Minecraft has become popular because of its creations, that the game provides a perfect yiutube portrait, but after the first day the game itself offers few surprises. The day/night binary becomes teduim after you manage to create a house, the exploration becomes repetitive although i remember making it to an island where the mountains hung in air and building a little chateau on a cliff overlooking a lake. The game is procedullary brilliant, keep mining and you’ll run into a hidden cave, a lava pit, and then the inevitable bedrock. Get on a boat and you’ll sail through the oceans only to find continents, it’s the exploration i enjoyed the most, i just wish i could craft a new spawn point, restarting in my sandcastle gets old.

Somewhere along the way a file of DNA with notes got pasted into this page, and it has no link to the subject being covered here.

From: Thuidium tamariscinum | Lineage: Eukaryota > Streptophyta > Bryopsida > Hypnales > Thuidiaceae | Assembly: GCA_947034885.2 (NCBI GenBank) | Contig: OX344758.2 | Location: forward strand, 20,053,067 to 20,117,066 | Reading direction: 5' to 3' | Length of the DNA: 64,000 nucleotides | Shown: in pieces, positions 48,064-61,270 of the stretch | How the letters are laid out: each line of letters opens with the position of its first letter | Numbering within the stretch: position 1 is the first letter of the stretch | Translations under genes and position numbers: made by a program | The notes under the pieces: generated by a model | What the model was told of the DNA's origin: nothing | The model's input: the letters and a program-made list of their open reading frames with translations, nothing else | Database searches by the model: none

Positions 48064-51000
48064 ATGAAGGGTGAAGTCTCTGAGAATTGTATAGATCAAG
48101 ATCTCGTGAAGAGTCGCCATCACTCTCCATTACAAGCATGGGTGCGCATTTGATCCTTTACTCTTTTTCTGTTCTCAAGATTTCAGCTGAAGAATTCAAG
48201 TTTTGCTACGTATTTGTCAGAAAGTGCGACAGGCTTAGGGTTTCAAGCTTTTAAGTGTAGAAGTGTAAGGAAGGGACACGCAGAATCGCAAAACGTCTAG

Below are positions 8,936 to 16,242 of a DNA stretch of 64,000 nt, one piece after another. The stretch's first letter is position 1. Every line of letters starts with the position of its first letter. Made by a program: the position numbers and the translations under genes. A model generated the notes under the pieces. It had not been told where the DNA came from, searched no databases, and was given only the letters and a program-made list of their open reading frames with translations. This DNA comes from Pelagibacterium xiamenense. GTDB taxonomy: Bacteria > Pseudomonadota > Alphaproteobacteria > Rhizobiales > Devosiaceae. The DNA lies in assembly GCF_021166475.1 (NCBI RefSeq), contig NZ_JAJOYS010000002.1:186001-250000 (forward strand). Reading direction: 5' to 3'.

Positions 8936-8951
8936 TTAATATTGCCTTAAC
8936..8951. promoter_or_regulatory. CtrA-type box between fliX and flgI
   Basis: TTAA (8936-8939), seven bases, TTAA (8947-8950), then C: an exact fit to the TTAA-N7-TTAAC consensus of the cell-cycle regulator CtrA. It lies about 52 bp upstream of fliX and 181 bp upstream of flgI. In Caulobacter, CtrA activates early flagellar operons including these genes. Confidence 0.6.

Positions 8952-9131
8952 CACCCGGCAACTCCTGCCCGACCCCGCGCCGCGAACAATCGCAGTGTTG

Minecraft is second life, but with out a monetary system and parred down to the joy of bricks. I find myself trying to find new things to do in it, tonight i might try to sail around the entire world.

Note minecraft is in beta and might contain quests amongst other additions in the future.

March 7, 2011 at 5:02 am 1 comment

Zero history